Biofilms in Human Disease

A biofilm is a community of microbes on a surface that is encased in a polymer coating. Bacteria that grow attached to surfaces rather than floating in a liquid are called sessile. Most bacteria in nature are sessile, and aggregates of sessile bacteria can form biofilms.

Antibiotic resistant bacteria inside a biofilm, 3D illustration. Biofilm is a community of bacteria where they aquire antibiotic resistance and communicate with each other by quorum sensing molecules. Image Credit: Kateryna Kon / Shutterstock
Antibiotic resistant bacteria inside a biofilm, 3D illustration. Biofilm is a community of bacteria where they aquire antibiotic resistance and communicate with each other by quorum sensing molecules. Image Credit: Kateryna Kon / Shutterstock

In the human body, bacterial biofilms can be found on many surfaces such as the skin, teeth, and mucosa. Plaque that forms on teeth is an example of a biofilm.

Most bacteria are capable of forming biofilms. However, certain species have more of a disposition toward biofilms than others. In addition to plaque-forming bacteria on teeth, streptococci staphylococci, and lactobacilli also frequently form biofilms.

What Are Bacterial Biofilms? A Six Minute Montage

How do Bacterial Biofilms Cause Disease?

Biofilms can also form on implantable medical devices. Devices that partially penetrate the skin, such as a central venous catheter, can become coated with bacterial biofilms. Biofilms can form on fully implanted devices such as artificial hip or knee joints too. Urinary catheters frequently have biofilms of Escherichia coli, for example.

A species that is not a normal part of the microflora of the body, but which can form biofilms and cause infections, is Pseudomonas aeruginosa. It readily forms biofilms and can lead to infections of organs such as skin and lungs.

Infections related to biofilms can cause significant morbidity and mortality. The most vulnerable patients are those with implantable medical devices and those with a weakened immune system. The infections can be difficult to treat. This is because the immune system does not deal well with biofilms and biofilms are almost 1000 times more resistant to antibiotics than free-floating bacteria. In the case of infections caused by implantable medical devices, the device is often removed.

Can Biofilms Protect from Disease?

Some biofilms also protect against disease. For example, the vagina is covered with a biofilm of lactobacilli which prevents colonization by pathogenic bacteria. A disruption of the vaginal biofilm can lead to infection. Another example is a biofilm of healthy bacteria on the teeth, which prevents colonization by pathogenic bacteria.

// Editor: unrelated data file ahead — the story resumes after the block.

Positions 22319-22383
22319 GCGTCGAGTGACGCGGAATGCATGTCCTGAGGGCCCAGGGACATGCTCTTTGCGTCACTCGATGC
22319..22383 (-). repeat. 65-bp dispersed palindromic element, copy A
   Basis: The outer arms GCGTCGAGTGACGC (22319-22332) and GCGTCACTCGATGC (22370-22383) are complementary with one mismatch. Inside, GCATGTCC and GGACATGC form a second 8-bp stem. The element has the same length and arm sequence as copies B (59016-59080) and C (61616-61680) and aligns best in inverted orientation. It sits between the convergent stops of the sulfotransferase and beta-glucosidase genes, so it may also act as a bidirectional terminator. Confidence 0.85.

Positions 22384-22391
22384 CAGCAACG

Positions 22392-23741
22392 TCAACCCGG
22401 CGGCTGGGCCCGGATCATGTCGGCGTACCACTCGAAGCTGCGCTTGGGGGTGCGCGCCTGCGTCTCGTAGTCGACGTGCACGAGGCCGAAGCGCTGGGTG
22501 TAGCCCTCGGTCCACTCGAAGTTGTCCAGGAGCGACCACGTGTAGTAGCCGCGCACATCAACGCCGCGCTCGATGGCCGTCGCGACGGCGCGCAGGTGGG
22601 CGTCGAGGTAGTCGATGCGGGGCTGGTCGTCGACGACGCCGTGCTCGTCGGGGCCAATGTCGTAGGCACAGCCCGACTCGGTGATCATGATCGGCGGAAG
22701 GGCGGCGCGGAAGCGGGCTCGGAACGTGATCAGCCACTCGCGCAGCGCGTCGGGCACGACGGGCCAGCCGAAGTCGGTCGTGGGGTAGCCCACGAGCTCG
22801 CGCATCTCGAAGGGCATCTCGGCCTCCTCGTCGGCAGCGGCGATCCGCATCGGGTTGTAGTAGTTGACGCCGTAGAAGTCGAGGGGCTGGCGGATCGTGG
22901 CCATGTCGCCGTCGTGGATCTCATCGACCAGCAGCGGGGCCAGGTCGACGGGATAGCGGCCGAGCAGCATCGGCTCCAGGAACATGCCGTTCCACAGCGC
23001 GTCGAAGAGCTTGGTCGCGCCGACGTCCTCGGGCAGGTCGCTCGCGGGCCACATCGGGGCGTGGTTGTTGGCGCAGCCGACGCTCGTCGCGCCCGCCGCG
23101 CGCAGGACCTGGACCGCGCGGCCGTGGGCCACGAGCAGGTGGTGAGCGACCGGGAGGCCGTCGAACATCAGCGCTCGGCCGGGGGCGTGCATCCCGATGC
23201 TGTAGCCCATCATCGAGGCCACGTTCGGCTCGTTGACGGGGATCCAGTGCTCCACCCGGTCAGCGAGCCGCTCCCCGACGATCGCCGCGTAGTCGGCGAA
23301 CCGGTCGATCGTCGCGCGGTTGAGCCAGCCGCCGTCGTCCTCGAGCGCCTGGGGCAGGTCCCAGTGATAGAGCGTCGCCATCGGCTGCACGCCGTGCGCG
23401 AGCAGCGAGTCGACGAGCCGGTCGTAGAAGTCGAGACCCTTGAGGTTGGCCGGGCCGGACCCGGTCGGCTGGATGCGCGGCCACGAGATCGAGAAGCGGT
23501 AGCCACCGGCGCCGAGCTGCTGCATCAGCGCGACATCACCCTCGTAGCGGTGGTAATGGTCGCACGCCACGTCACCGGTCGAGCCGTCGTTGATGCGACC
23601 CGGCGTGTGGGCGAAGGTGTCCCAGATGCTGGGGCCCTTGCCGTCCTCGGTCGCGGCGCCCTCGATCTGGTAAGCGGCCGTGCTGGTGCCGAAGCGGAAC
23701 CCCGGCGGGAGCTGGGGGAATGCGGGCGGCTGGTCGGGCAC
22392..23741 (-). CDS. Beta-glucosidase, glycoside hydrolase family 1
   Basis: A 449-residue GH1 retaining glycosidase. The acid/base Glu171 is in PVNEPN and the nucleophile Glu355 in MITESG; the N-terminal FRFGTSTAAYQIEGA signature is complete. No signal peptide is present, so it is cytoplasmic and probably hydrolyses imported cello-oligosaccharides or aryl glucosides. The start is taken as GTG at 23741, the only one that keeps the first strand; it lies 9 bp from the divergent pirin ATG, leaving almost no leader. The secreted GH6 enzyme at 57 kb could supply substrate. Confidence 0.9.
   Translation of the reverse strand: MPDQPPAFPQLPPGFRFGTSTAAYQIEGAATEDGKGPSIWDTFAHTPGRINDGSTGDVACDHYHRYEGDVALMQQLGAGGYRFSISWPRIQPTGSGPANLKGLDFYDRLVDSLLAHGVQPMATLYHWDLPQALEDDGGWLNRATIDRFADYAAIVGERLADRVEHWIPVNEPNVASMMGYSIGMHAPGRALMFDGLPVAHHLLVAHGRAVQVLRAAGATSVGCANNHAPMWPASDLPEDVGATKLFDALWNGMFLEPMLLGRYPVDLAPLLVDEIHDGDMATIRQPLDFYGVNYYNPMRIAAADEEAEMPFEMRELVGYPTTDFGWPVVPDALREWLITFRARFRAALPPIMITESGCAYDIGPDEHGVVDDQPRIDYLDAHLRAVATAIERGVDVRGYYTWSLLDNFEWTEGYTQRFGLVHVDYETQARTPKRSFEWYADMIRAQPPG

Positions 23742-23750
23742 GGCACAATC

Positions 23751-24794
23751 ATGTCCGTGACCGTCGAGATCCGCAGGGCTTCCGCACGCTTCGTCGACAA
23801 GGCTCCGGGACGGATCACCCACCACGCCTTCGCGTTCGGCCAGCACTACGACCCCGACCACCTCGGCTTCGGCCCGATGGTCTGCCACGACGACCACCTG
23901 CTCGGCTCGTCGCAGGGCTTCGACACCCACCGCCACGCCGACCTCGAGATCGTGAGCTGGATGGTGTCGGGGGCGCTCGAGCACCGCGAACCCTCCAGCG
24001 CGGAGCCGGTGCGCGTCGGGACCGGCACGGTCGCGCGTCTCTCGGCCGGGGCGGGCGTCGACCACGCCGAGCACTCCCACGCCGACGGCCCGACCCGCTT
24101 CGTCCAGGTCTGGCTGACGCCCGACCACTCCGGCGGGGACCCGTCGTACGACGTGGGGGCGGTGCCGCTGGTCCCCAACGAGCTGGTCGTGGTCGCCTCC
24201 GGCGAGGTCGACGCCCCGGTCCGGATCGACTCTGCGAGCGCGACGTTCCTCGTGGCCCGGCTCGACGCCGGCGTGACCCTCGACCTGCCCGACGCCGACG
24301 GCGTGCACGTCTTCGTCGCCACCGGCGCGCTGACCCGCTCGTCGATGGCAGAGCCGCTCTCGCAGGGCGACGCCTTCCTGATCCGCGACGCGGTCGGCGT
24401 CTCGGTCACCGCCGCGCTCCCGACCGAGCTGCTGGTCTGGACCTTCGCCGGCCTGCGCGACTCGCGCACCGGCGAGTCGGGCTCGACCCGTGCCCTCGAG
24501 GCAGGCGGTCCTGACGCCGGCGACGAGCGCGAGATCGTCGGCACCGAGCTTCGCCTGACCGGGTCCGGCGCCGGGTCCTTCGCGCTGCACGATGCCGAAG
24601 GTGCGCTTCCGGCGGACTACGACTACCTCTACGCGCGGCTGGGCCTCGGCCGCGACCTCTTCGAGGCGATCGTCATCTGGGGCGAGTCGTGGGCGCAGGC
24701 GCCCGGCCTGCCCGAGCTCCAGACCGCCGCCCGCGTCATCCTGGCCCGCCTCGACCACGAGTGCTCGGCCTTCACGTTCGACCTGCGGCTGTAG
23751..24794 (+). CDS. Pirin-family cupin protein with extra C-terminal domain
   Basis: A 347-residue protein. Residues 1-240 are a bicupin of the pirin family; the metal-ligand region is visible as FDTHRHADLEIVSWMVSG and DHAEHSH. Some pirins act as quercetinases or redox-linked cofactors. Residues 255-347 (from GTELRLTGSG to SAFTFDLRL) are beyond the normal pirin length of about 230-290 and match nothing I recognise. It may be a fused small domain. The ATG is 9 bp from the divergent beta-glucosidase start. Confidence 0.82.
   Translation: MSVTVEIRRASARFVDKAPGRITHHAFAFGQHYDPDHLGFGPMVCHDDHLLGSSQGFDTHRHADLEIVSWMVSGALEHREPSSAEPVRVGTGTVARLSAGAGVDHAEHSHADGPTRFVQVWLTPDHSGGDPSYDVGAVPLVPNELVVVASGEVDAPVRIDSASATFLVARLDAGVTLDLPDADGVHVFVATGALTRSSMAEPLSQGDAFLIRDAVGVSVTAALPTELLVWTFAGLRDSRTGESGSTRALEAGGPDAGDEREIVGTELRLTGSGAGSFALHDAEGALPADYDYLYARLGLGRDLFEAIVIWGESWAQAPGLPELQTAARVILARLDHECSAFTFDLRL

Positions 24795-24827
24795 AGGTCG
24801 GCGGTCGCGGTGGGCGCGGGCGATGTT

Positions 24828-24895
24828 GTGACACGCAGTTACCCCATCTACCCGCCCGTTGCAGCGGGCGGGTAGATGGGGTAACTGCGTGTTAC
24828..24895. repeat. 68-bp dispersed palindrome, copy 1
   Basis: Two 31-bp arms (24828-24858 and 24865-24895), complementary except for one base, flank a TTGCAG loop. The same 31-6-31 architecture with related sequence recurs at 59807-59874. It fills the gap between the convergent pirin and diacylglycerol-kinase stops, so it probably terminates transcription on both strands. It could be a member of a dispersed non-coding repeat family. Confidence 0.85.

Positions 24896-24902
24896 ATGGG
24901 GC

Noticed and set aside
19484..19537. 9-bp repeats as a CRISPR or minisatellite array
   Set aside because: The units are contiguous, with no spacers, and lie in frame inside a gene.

Formation of a Biofilm

Biofilms form in several stages. First, the bacteria accumulates on a surface. They may arrive at the surface through random motions or be carried by the flow of a fluid suspension. If the organism is motile, they can be guided to the surface by a chemotactic or other mechanism.

The bacteria rarely adheres to the substratum directly. Instead, it deposits a layer of molecules known as a conditioning film. The bacteria then adheres to the conditioning film.

Adhesion to a surface alters the phenotype of the bacterium, changing activities like respiration, oxygen uptake, electron transport, synthesis of extracellular polymers, etc.

Once the bacteria have completed the adhesion phase, they enter colonization. In the colonization stage, the bacteria synthesizes extracellular matrix molecules and the number of attached bacteria is increased. These additional organisms may be the same or different species as the already-adhered cells.

The colonized cells then continue to grow leading to formation of dense bacterial aggregates. If parts of the biofilm are detached using mechanical or hydrodynamic force, they may re-adhere to the substratum leading to a spread of the colony.

Reviewed by Megan Knight, BSc


  1. Bacterial biofilms and human disease,
  2. Microbial biofilm in human health - an updated theoretical and practical insight,
  3. Role for biofilms in infectious disease,
  4. Microbial biofilms and gastrointestinal diseases,
  5. Staphylococcus aureus biofilms,

Further Reading

Last Updated: Jun 17, 2023

Dr. Catherine Shaffer

Written by

Dr. Catherine Shaffer

Catherine Shaffer is a freelance science and health writer from Michigan. She has written for a wide variety of trade and consumer publications on life sciences topics, particularly in the area of drug discovery and development. She holds a Ph.D. in Biological Chemistry and began her career as a laboratory researcher before transitioning to science writing. She also writes and publishes fiction, and in her free time enjoys yoga, biking, and taking care of her pets.


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